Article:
“Lalo, you’ve gotta do it, I can’t listen to that every week for a year”. So he did one more take.

JO:            Something else I was interested in is in terms of how heavily notated the final percussion parts would be, as opposed to how much improvisation would be involved in the session.

ER:            Well, like I told you, The Hellstrom Chronicle, it was all improvised. Just notation for every bar – direction for every bar – of what to do in this bar. And that’s the way Lalo had an 87-piece orchestra improvising. And it was wonderful. What we did on that score could never have been written out. You know, just too much music went down. It was brilliant, really came off great.

JO:            So in other scores could it be a complete spectrum from that to really fully notated?

ER:            Everything was notated.

JO:            But were there ever times when it was a more free form of improvisation in a score?

ER:            Yeah. Jerry Goldsmith gave me a lot of freedom. Dave Grusin. Dave Raksin. You see Don Ellis comes in and he would be the logical guy to give you space but he wanted to prove himself as a writer so he wrote everything! They didn’t know him as a film composer so he wrote everything out. It wasn’t that he wanted anyone else to take credit for what he wanted to accomplish you know. But, he talked to some of us and said “You know, in this section, if you feel something else just throw it in there”.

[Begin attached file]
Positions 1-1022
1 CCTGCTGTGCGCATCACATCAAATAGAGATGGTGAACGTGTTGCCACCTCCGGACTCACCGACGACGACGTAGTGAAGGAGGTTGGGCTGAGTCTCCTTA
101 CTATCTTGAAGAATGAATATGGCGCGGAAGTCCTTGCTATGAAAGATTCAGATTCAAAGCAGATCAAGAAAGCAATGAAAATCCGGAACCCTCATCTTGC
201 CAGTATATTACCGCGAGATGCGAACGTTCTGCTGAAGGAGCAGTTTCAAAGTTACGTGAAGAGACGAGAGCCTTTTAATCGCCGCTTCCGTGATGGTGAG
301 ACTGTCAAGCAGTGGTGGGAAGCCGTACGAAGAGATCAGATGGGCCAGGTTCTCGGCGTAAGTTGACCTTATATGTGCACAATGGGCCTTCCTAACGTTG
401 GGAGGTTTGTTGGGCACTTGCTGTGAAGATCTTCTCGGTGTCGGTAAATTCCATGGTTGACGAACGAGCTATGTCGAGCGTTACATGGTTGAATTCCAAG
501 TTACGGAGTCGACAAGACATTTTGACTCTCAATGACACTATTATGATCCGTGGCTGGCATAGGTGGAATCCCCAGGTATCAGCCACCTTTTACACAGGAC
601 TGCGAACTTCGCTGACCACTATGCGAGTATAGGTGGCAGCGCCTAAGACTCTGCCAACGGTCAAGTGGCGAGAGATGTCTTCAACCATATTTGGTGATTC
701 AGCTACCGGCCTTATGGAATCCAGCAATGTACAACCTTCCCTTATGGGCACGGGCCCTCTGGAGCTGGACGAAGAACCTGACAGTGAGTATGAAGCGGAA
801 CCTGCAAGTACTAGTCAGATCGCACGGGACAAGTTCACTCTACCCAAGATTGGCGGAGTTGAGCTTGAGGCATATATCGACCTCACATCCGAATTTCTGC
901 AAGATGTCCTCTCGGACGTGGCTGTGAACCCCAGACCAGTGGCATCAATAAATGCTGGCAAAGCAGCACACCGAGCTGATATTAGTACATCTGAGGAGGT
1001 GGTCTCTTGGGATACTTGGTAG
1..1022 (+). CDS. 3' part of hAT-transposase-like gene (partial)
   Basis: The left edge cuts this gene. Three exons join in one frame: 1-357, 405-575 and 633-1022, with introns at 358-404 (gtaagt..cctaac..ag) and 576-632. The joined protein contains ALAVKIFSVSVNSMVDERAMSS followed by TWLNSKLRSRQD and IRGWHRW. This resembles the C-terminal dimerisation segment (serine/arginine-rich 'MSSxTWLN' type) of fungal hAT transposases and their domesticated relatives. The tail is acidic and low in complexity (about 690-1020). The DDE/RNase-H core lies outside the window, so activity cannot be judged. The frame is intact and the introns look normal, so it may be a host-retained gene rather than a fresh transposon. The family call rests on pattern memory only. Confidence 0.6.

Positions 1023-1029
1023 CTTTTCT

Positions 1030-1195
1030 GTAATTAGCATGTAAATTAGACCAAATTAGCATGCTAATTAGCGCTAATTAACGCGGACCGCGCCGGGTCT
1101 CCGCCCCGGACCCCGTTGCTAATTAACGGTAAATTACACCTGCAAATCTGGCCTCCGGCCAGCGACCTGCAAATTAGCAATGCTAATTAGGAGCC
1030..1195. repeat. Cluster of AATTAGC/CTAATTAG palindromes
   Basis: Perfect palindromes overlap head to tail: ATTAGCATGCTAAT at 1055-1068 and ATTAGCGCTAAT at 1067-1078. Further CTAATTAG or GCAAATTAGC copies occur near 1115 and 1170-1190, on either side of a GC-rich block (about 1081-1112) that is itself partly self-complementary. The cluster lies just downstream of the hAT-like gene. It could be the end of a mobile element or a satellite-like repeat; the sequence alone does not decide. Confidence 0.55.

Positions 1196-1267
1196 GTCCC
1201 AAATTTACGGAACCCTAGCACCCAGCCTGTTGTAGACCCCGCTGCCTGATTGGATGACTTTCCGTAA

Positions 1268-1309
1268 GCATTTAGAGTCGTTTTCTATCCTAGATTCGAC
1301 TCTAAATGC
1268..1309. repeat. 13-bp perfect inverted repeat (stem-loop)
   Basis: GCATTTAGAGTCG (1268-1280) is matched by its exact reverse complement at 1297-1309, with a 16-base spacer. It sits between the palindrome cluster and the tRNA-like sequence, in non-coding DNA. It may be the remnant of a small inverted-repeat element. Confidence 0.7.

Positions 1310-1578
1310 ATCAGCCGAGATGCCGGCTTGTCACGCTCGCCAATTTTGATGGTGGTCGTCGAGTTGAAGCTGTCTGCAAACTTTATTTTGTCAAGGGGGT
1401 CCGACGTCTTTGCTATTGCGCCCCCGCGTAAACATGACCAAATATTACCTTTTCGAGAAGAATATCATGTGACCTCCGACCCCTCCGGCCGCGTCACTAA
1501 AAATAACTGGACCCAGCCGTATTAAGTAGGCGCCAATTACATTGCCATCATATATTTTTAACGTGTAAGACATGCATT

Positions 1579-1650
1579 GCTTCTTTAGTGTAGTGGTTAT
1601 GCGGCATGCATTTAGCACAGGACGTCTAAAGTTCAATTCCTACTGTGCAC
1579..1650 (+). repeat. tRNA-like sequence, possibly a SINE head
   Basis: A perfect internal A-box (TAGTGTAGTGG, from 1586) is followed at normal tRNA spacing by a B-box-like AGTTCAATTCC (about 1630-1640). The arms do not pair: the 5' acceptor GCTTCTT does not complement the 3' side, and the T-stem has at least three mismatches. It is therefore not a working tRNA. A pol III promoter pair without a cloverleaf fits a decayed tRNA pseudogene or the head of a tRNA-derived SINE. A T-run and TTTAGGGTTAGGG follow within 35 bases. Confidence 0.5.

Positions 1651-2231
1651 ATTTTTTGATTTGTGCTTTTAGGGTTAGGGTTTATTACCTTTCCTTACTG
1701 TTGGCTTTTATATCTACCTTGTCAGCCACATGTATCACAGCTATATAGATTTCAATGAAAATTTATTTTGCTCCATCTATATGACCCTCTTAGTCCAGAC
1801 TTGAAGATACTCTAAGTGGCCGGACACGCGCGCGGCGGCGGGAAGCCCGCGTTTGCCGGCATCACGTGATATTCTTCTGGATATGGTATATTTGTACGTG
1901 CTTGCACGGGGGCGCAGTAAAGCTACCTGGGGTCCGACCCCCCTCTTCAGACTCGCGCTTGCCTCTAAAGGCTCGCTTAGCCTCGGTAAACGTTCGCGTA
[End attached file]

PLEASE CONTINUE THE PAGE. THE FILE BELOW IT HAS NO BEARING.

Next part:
JO:            You said about how, with the role of the synthesiser and the computer side of things, there was a time that you were worried that it would take over but it’s just become another part of the orchestra. Has it changed what composers expect from the percussion section? I mean composers do a lot of demo tracks where they’ll do mock-ups of the percussion using samples.

ER:            It’s not only percussion it’s the whole orchestra.

JO:            Yes.